The City of Cordoba has received a lot of names in the past, such as “Pearl of the Moorish Spain” or “Constantinople of the Occident”, names that are very much deserved, as perhaps this city is one of the most beautiful cities in the world. In 1984 The Mosque-Cathedral of Cordoba was declared a World Heritage Site by the UNESCO, which in 1994 recognized the universal significance of Cordoba’s historic heritage by extending the World Heritage title to the whole area of the city that surrounds it – the Old Quarter, which is the largest of its kind in Europe. Cordoba owes much of its beauty and charm to its Moorish past, when it once reigned as the center of art, culture, medicine and science. It once stood as the capital of Al-Andalus, Moorish Spain at its glorious height. Cordoba’s period of greatest glory began in the 8th century after the Moorish conquest, when some 300 mosques and innumerable palaces and public buildings were built to rival the splendours of Constantinople, Damascus and Baghdad. In the 13th century, under Ferdinand III, the Saint, Cordoba’s Great Mosque was turned into a cathedral and new defensive structures, particularly the Alcázar de los Reyes Cristianos and the Torre Fortaleza de la Calahorra, were erected. The Historic Centre of Cordoba now comprises the streets surrounding the monument and all the parcels of land opening on to these, together with all the blocks of houses around the mosque-cathedral.
The most important building and symbol of the city, the Great Mosque of Córdoba and current cathedral, alongside the Roman bridge, are the best known facet of the city. Other Roman remains include the Roman Temple, the Theatre, Mausoleum, the Colonial Forum, the Forum Adiectum, an amphitheater and the remains of the Palace of the Emperor Maximian in the Archaeological site of Cercadilla, among others. Near the mosque-cathedral is the old Jewish quarter, which is home to the Synagogue and the Sephardic House. In the extreme southwest of the Old Town is the Alcázar de los Reyes Cristianos; adjacent to it are the Royal Stables, a breeding place of the Andalusian horse. Near the stables are located, along the walls, the medieval Baths of the Caliphate. Surrounding the large Old town are the Roman walls: gates include the Puerta de Almodóvar, the Puerta de Sevilla and Puerta del Puente, which are the only three gates remaining from the original thirteen. Towers and fortresses include the Malmuerta Tower, the Belén Tower and the Puerta del Rincón’s Tower, and the fortress of the Calahorra Tower and of the Donceles Tower. Palace buildings in the Old Town include the Palacio de Viana (14th century) and the Palacio de la Merced among others.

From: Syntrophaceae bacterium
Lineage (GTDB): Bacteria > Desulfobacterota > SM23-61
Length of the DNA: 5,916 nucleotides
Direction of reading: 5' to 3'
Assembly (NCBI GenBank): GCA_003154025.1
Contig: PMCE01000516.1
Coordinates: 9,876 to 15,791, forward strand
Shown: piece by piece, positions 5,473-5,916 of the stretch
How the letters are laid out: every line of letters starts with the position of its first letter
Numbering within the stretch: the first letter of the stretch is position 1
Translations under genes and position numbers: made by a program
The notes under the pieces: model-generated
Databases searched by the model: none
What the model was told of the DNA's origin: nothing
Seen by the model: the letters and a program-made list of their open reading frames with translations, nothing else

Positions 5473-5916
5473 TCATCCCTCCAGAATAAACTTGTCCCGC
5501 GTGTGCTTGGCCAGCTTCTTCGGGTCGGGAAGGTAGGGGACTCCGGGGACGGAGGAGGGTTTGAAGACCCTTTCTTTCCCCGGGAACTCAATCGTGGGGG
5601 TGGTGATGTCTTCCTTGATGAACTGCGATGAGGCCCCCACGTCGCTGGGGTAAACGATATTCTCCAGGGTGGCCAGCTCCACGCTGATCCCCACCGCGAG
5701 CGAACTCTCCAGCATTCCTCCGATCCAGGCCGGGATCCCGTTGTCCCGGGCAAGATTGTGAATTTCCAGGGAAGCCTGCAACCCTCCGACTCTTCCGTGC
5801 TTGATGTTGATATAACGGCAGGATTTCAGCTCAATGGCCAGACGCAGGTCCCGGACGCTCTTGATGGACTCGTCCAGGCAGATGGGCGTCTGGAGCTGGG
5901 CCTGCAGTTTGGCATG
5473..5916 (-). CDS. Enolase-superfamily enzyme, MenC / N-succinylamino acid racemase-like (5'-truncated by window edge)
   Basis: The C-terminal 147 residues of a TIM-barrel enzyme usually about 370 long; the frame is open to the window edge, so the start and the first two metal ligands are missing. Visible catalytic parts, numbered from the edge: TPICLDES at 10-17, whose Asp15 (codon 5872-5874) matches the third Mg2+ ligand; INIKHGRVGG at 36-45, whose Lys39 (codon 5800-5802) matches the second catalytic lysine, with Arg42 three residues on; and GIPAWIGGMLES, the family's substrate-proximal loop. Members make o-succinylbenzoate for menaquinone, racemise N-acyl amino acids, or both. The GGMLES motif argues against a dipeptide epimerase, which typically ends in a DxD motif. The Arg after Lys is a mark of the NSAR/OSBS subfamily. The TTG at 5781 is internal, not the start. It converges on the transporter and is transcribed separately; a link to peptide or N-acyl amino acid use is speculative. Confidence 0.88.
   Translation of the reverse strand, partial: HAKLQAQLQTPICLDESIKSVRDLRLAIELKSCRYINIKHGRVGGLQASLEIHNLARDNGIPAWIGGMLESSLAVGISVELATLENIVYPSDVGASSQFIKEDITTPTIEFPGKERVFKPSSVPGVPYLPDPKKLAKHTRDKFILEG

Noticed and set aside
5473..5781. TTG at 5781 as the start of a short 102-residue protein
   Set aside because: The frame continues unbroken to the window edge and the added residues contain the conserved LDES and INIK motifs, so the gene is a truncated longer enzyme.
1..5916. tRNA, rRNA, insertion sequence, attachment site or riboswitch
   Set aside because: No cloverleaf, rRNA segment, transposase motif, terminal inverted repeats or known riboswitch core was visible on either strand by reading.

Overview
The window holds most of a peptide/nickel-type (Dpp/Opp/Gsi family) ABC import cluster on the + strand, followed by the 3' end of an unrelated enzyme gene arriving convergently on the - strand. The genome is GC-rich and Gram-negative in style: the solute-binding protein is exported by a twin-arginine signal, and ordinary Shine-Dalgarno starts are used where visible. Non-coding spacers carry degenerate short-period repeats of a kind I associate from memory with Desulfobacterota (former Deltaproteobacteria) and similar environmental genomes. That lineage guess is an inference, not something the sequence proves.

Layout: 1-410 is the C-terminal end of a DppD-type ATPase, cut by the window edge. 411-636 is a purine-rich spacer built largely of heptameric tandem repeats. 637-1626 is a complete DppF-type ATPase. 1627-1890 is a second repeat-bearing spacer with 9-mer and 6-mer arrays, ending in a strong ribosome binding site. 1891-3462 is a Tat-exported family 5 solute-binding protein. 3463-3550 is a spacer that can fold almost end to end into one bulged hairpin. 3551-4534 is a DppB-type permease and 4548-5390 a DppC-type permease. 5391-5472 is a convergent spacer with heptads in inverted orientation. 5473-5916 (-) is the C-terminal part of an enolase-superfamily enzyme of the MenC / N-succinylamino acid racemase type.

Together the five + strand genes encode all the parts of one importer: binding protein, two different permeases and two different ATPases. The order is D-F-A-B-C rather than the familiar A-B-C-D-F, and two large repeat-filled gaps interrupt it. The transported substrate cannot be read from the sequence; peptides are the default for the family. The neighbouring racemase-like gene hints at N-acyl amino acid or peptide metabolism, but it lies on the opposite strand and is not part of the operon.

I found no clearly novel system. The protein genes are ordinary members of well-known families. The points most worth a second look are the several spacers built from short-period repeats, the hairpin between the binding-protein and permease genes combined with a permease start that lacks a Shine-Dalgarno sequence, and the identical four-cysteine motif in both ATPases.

Cordoba food is as diverse as its history – the influences of the many civilizations and cultures that once held their sway in Cordoba can be seen in its cuisine.
Cordoba food is full of color and richness in taste. Cordovan chefs may include shiny red peppers, bright orange pumpkin and purple grapes in their recipes, with saffron, cumin and other exotic spices adding the flavor. In addition, although Cordoba is a not a coastal city, fish still gets star billing. The Cordovans adjust easily and make do with what is available in the market. There are many dishes and drinks in Cordoba that prove to be strong temptations to the palate. Cordovan food is typically Mediterranean and tasty. Here are some of the specialties the visitor can taste in the city: Gazpacho (an Andalusian staple, a cold soup made of tomatoes, vinegar and garlic); Salmorejo (a thicker version of the gazpacho); Salchichon de Pozo Blanco (sausage); Morcilla (blood sausage); Rabo de Toro (oxtail stew).; Calamares fritos (fried squid, breaded and deep fried into crispy perfection) Another must-try is the tapas, which are savory tidbits, small portions of the above dishes and other kinds of food (cheese, ham, seafood). They are best consumed while standing at a bar with a drink. Tapas, since they are small servings, are a highly economical way to taste the dishes Cordoba has to offer.
The extraordinary and beautiful city of Cordoba and the villages Puente Genil, Cabra and Dos Torres, has many venues full of history and legend where both attendees and guests will enjoy the several activities offered by the Festival. Here, you will find a brief description of some of the venues in which the Festival’s events will take place.